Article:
The expansive basement, however, remains a work in progress. Reeves said that project would take a couple of months to finish before lighter colors are painted and brighter lighting fixtures are installed. The basement — which encompasses all the area below the new store as well as the old one — is where customers can find the nuts and bolts, bathroom and kitchen supplies, and the more traditional hardware items.

The view from the mezzanine shows the restored chandeliers and refinished hardwood floors (Photo by Ken Williams)

The view from the mezzanine shows the restored chandeliers and refinished hardwood floors (Photo by Ken Williams)

Reeves said Ace allows its franchises to cater to their local markets. That flexibility allows Reeves and his staff to reach out to the LGBT community by offering products for that niche market. Although he doesn’t have specific demographic information about his customers, Reeves estimated that 30 percent to 50 percent of his customers would identify as LGBT.

“Ace allows us to design our stores as we see fit,” he added. “They encourage us to have our unique niches.”

For Ace Hillcrest, those niches include same-sex greeting cards and stationery, gourmet cookware, health and beauty products, home décor, LGBT-specific items, and even “gay pride” socks.

In recent years, the closure of Hillcrest boutique stores such as Babette Schwartz, Cathedral, Column One, Obelisk and Establish has left holes to fill for shoppers, and Reeves said Ace Hillcrest has added products in an attempt to fill those needs.

“We have expanded our line of gifts and quirky things and home decor,” he said.

Moving into the larger space also meant the need to expand the staff.

Brooks Edwards, the assistant manager, said they added five or six new employees. He said with the Christmas merchandise going up in two weeks, the store would be hiring again and encouraged anyone “who is good at retail” to apply for a job.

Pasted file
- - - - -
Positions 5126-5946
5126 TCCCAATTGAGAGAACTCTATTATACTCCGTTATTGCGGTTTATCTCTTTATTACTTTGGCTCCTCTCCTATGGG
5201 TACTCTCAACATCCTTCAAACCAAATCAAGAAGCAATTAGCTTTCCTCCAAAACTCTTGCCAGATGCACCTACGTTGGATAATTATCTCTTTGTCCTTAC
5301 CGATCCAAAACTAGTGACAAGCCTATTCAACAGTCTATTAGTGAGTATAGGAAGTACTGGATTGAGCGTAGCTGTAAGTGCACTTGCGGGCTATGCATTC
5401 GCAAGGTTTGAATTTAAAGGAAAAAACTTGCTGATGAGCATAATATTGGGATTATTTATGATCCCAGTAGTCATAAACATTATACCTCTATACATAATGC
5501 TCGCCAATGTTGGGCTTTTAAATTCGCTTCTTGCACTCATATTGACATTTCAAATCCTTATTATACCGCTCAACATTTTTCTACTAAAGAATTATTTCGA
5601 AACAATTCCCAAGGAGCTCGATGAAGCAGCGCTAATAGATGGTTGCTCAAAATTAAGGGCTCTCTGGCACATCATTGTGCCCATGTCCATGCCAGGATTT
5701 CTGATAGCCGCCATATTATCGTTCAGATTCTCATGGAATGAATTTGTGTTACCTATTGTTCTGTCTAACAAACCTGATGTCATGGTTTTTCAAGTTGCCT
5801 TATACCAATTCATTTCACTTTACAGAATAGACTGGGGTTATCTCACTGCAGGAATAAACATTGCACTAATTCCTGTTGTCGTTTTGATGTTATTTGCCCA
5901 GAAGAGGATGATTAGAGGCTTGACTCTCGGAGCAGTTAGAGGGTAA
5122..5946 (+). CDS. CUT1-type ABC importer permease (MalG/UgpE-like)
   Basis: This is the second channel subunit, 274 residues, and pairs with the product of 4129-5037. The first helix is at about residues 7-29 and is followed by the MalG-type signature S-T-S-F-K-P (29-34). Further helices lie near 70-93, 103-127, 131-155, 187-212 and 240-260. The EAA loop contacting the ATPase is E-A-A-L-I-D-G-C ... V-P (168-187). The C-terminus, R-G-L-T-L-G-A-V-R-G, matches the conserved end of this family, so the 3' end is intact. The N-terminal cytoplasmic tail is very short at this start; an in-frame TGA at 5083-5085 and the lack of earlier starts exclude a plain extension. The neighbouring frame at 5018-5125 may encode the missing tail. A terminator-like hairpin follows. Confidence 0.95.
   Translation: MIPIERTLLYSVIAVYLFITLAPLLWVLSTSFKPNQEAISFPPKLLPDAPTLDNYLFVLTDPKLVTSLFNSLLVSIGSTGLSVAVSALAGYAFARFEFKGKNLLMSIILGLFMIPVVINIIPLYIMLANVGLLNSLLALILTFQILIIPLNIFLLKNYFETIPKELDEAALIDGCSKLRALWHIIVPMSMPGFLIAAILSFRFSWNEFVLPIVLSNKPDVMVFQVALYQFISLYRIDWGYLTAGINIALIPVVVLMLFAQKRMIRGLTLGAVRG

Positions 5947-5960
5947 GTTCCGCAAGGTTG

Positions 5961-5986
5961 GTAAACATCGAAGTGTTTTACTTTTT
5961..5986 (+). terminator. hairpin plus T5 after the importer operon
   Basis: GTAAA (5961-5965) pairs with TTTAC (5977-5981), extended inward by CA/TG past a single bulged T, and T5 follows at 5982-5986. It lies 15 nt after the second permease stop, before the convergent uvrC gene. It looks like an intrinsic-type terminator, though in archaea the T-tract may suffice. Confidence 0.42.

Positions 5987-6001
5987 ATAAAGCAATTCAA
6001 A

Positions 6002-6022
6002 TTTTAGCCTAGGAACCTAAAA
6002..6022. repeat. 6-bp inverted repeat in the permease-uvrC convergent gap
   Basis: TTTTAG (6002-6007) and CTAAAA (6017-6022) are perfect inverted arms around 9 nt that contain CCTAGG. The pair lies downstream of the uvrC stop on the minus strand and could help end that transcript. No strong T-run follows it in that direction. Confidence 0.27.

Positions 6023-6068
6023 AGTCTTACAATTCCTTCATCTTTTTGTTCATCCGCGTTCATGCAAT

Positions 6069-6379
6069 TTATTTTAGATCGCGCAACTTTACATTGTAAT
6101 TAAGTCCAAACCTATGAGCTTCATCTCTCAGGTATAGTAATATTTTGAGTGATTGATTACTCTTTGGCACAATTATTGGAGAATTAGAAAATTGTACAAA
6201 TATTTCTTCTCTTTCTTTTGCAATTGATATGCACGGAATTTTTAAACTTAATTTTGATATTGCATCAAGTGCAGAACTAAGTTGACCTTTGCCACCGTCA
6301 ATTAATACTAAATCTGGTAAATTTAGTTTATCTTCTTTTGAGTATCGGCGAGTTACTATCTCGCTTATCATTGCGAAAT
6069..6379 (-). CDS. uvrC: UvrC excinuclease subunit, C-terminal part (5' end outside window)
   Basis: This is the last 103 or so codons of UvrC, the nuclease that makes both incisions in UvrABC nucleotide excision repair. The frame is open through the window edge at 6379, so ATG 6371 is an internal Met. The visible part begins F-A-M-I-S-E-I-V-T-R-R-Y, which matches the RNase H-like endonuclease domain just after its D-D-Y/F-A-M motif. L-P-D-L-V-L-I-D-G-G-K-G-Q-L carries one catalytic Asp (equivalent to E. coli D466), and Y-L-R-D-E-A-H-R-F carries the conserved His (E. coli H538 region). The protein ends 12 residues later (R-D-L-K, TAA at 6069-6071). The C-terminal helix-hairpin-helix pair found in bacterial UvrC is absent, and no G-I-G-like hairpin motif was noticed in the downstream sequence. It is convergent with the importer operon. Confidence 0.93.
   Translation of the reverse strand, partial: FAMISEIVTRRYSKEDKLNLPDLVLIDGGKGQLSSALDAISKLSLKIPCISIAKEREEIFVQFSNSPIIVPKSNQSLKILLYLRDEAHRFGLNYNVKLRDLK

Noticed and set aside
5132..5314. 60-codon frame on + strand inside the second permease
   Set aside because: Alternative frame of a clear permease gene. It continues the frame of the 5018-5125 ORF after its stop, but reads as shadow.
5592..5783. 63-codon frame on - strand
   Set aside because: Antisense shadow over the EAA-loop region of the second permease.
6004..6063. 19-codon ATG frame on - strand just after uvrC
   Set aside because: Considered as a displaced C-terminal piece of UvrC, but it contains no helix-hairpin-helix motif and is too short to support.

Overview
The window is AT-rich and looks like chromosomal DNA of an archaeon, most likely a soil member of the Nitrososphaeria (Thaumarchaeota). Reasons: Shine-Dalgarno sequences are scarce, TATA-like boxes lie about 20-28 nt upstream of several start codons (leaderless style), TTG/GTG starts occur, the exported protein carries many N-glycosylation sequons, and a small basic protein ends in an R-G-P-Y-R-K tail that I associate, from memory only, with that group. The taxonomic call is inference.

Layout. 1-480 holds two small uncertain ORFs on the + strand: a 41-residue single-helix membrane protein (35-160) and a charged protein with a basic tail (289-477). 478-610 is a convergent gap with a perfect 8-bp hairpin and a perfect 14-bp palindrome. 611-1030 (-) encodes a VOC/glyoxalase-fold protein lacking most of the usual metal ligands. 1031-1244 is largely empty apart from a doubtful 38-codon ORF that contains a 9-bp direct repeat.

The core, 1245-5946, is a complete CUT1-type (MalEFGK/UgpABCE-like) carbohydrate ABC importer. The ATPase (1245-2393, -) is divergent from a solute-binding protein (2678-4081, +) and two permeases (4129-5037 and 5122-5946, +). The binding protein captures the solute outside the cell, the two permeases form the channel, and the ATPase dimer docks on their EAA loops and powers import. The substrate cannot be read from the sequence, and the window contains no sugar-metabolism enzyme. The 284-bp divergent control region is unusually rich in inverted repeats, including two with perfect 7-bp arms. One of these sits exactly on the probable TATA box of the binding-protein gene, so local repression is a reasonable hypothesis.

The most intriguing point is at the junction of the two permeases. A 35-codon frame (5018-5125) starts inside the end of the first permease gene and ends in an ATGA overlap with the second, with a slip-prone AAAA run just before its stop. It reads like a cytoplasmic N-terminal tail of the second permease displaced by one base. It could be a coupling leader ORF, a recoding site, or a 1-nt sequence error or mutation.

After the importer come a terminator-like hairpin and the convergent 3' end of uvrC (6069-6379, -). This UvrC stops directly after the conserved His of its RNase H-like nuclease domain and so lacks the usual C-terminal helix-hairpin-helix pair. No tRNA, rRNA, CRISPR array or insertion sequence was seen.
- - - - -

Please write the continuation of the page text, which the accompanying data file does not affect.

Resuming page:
New merchandise includes items that would typically be found at a boutique store. (Photo by Ken Williams)

New merchandise includes items that would typically be found at a boutique store. (Photo by Ken Williams)

Reeves noted that this was the third time he has expanded the store’s space in 20 years. He has watched Hillcrest grow over the past two decades, and has reshaped his store to reflect those changes.

Edwards, who has been with Ace Hillcrest for five years, said the biggest change during his watch has been the growth of the “B2B” (Business to Business) program.

“Since I’ve been here, we’ve been working more with local businesses like Whole Foods, Rich’s and Flicks,” Edwards said. The nearby businesses work with Hillcrest Ace Hardware to purchase cleaning and maintenance supplies or building materials needed for in-house construction projects, he added.

Ahead of the annual San Diego Pride festivities in July, Rich’s and Flicks and other local organizations call on Ace Hillcrest to round up supplies to build floats and decorate them.

Reeves promises customers that Hillcrest Ace Hardware will always be there for them.

To emphasize that point, Reeves said he has signed a long-term lease with the building’s owner, the Feldman Family Trust. “We hope,” he said, “to be here in Hillcrest another 20 years!”

—Ken Williams is editor of Uptown News and can be reached at ken@sdcnn.com or at 619-961-1952. Follow him on Twitter at @KenSanDiego, Instagram at @KenSD or Facebook at KenWilliamsSanDiego.